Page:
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Internal Energy in Thermodynamics

Internal energy in thermodynamics

In thermodynamics, the system's internal energy is called the total energy that a system contains. 

This energy can be modified by exerting work on it or by the transfer of energy. The system's energy can change by transferring heat or work (or both) between the system and its surroundings. If positive work is applied, the system gains energy.

The first law of thermodynamics postulates that the increase in internal energy is equal to the total heat added plus the work done by the environment. If it is an isolated system, it remains constant.

Internal energy is a state function. Its value depends only on the current state of the system. It is also an extensive property.

The unit of measurement, according to the International System, is the joule (J).

Internal Energy on a Microscopic Scale

On a microscopic scale, this form of energy includes internal kinetic and potential energy:

  • Internal kinetic energy is the sum of all kinetic energies of each system's element concerning its center of mass. (translations, rotations, and vibrations of atoms and electrons).

  • The internal potential energy. That is, the potential energy associated with each of the interactions of these elements. It is associated with the static constituents of matter.

For example, a bottle of water at room temperature has no apparent energy. But on the microscopic scale, water molecules travel at hundreds of meters per second, vibrating and rotating.

How Does It Relate to Ideal Gases?

Thermodynamics often uses the concept of the ideal gas. It is an approximation of the real systems that are used for educational purposes.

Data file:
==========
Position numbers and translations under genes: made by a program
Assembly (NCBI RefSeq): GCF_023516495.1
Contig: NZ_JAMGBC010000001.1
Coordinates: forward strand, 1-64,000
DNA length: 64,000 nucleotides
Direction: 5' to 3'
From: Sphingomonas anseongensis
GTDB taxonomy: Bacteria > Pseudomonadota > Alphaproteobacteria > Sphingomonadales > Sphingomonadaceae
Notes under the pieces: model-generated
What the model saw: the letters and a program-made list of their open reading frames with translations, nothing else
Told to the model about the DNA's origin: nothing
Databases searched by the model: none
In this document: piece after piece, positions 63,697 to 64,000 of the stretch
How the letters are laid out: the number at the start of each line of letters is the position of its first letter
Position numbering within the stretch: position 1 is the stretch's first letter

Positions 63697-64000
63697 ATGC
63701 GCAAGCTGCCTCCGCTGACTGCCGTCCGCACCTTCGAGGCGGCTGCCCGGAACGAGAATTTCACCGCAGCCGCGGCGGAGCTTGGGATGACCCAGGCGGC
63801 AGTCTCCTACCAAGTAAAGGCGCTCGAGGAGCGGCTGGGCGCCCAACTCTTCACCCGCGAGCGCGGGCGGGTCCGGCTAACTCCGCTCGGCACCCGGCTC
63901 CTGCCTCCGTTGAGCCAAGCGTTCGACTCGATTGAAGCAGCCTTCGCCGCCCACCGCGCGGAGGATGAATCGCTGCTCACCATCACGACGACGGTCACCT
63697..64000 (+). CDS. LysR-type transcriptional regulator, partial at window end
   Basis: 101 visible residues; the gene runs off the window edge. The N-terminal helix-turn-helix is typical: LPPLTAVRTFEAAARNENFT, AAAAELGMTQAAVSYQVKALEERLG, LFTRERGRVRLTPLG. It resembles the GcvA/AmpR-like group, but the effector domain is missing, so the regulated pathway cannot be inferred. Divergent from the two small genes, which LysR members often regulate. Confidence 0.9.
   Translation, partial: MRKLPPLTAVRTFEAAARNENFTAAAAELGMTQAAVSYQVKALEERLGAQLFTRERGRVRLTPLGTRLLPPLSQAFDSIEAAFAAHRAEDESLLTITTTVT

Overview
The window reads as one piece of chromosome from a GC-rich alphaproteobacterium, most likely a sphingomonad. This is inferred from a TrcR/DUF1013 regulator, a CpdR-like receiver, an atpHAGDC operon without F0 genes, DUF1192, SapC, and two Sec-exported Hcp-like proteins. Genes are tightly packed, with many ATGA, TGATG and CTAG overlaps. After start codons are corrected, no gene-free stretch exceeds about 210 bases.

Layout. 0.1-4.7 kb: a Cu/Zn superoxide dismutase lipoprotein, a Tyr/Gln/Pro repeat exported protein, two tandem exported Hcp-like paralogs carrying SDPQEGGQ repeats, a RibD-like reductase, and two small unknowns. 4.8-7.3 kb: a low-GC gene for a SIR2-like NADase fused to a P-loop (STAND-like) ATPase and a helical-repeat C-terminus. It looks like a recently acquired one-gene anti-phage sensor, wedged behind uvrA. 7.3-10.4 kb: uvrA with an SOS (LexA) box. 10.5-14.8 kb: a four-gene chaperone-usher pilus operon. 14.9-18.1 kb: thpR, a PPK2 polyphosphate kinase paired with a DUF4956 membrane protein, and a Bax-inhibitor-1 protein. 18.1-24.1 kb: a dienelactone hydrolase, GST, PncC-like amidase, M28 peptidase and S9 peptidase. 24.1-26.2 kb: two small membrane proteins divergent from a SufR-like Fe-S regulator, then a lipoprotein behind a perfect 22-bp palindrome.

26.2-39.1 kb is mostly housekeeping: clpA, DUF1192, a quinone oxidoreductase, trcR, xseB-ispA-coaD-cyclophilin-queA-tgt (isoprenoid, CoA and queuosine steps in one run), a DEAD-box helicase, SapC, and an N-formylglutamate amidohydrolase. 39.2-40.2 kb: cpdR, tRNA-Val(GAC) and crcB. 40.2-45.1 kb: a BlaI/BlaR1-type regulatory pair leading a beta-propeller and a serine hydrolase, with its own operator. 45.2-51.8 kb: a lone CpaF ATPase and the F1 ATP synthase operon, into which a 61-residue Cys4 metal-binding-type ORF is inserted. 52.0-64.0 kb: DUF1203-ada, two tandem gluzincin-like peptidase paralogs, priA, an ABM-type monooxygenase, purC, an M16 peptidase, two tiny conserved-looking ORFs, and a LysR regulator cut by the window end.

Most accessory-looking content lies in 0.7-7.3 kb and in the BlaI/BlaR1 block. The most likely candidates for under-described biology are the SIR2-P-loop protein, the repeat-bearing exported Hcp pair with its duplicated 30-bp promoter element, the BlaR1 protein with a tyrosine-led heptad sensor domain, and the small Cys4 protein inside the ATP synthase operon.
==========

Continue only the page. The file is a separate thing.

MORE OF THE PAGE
The ideal gas is a gas of particles considered as point objects that interact only by elastic collisions. Here the kinetic energy consists only of the translational energy of the individual atoms.

Therefore, internal energy changes in an ideal gas are only due to changes in its kinetic energy. In this case, the energy solely depends on its pressure, volume, and thermodynamic temperature. The value is proportional to its mass (number of moles), temperature, and the specific heat at the gas's constant volume.

Heat capacity is the amount of heat to be supplied to a given mass of a material to produce a unit change in its temperature. It is assumed that the heat capacity at constant pressure is related to the heat capacity at constant volume.

How Is Internal Energy Measured?

Total internal energy measurement is not possible. Its variation is measured and expressed by ΔU.

This variation depends on thermal energy, light energy, or similar energies transmitted. You can also calculate the amount of work done by the system or work done in the system.

When a thermodynamic system transfers energy from heat to another system, the two systems' internal energy varies. Also, other of its state variables can be altered.

If there is an alteration in the atomic or molecular structure, there is a variation in the internal chemical energy.

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Published: April 4, 2017
Last review: August 30, 2020